We have had a useful debate and I am grateful to the noble Lord, Lord Thomas of Gresford, for giving us the benefit of his history lesson and trail through time, telling us that it was in good measure a Liberal government who were responsible for introducing the first national identity card. We can only hope that the Liberal Democrats will return to that position at some point in the future. We shall live with that faint hope in our hearts. Our debate has covered considerable ground and we can now move on to look at more of the important detail.

Photo of Lord Thomas of Gresford Lord Thomas of Gresford Shadow Attorney General, Law Officers (Constitutional Affairs), Advisory Team On Legal Matters, Non-Departmental & Cross Departmental Responsibilities

I hope that we never have another Great War in which we lose 50,000 men in one day, which was the position faced by the Liberal government and the Coalition government under Asquith and later Lloyd-George. Those were rather different circumstances from those we face here. In my opening remarks I said that I hoped to be constructive and amiable in my approach. I am always grateful to the noble Lord, Lord Bassam, for his amiability when replying to our debates. He reminds me of an adjudicator at a national Eisteddfod who awards the points at the end of the competition. However, it should be remembered that the minimum points awarded are always 90 out of 100. It is those awarded 95 or 96 points who win.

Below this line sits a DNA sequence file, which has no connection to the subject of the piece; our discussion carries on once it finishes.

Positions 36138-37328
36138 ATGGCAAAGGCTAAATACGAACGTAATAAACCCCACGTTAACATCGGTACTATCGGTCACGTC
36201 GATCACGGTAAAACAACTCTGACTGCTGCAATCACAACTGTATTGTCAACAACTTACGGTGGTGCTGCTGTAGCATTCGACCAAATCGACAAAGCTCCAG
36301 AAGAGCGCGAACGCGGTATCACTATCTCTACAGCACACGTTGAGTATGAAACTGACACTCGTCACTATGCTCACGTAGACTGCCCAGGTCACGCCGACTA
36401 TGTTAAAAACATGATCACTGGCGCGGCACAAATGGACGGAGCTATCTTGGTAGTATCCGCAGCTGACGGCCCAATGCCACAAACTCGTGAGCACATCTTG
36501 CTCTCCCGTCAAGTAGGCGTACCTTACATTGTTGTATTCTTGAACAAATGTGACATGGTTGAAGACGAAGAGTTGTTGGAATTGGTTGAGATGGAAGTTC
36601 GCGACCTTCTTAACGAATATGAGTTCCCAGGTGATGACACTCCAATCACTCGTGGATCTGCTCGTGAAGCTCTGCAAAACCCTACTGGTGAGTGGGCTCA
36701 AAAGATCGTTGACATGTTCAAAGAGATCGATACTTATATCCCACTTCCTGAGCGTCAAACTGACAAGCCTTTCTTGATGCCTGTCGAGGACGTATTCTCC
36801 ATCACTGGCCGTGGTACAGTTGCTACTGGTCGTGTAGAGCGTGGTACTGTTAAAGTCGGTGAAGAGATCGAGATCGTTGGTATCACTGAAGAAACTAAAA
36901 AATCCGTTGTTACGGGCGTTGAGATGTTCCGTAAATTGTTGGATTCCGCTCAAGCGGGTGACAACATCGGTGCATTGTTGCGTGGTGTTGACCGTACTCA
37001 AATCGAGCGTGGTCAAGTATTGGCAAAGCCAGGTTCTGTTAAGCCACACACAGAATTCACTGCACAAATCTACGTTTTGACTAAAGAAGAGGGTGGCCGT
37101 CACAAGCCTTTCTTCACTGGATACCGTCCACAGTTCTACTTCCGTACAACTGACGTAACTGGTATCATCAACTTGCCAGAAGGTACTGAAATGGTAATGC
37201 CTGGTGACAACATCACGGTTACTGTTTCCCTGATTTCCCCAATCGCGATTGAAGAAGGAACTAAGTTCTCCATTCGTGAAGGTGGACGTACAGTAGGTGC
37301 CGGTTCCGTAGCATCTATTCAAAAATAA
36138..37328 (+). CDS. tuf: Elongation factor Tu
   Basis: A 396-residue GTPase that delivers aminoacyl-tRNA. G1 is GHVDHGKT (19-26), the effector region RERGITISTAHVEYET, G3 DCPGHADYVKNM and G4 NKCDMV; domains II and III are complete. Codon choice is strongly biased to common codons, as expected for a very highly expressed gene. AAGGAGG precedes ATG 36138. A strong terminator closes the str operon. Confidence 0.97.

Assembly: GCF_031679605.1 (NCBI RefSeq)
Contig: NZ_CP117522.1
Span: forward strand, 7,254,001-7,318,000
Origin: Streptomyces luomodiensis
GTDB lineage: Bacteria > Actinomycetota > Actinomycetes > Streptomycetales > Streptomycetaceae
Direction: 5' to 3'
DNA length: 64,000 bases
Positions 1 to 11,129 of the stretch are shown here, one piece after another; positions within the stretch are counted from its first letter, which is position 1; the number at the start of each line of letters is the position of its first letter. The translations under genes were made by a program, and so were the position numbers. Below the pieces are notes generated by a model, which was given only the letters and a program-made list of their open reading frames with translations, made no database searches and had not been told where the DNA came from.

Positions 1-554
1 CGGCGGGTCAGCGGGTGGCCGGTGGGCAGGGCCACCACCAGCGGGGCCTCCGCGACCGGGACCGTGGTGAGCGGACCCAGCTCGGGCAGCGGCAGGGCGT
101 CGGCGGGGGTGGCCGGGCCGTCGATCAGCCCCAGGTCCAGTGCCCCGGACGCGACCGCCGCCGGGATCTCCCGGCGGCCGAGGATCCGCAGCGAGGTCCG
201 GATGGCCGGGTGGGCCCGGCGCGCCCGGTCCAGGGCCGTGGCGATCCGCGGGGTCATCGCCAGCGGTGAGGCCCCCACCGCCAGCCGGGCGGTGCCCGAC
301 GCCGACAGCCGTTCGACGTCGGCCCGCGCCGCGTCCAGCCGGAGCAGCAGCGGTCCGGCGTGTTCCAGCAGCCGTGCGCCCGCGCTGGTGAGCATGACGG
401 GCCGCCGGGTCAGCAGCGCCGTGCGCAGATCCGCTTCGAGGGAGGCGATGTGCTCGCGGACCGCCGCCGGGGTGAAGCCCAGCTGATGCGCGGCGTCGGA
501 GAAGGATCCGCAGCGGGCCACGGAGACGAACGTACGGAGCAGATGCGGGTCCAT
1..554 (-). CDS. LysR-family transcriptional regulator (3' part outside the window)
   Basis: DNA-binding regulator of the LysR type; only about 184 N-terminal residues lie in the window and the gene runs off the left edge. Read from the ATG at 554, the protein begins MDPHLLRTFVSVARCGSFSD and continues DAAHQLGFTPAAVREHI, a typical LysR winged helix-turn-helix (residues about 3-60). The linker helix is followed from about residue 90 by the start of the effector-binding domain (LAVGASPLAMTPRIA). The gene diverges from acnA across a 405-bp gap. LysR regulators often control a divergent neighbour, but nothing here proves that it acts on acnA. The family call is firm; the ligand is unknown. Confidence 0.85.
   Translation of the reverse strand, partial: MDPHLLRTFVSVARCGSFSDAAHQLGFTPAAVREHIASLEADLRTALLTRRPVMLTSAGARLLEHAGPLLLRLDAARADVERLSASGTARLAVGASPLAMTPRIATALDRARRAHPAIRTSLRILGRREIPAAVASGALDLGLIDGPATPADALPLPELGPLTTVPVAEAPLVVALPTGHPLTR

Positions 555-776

I noted with interest that he replaced government by opinion poll as advocated by the noble Lord, Lord Gould, with government by taxi driver. From his accent, I detected that it was a London taxi driver. I do not object to that so long as I can have devolution in Wales. We can then have government by Welsh taxi driver in the Principality.

Photo of Lord Bassam of Brighton Lord Bassam of Brighton Government Whip, Government Whip

Perhaps I may correct the noble Lord on that point. What he should appreciate is that Brighton is London-by-the-sea. It is terribly important that he understand that point about accents.

Photo of Lord Thomas of Gresford Lord Thomas of Gresford Shadow Attorney General, Law Officers (Constitutional Affairs), Advisory Team On Legal Matters, Non-Departmental & Cross Departmental Responsibilities 7:30, 15 November 2005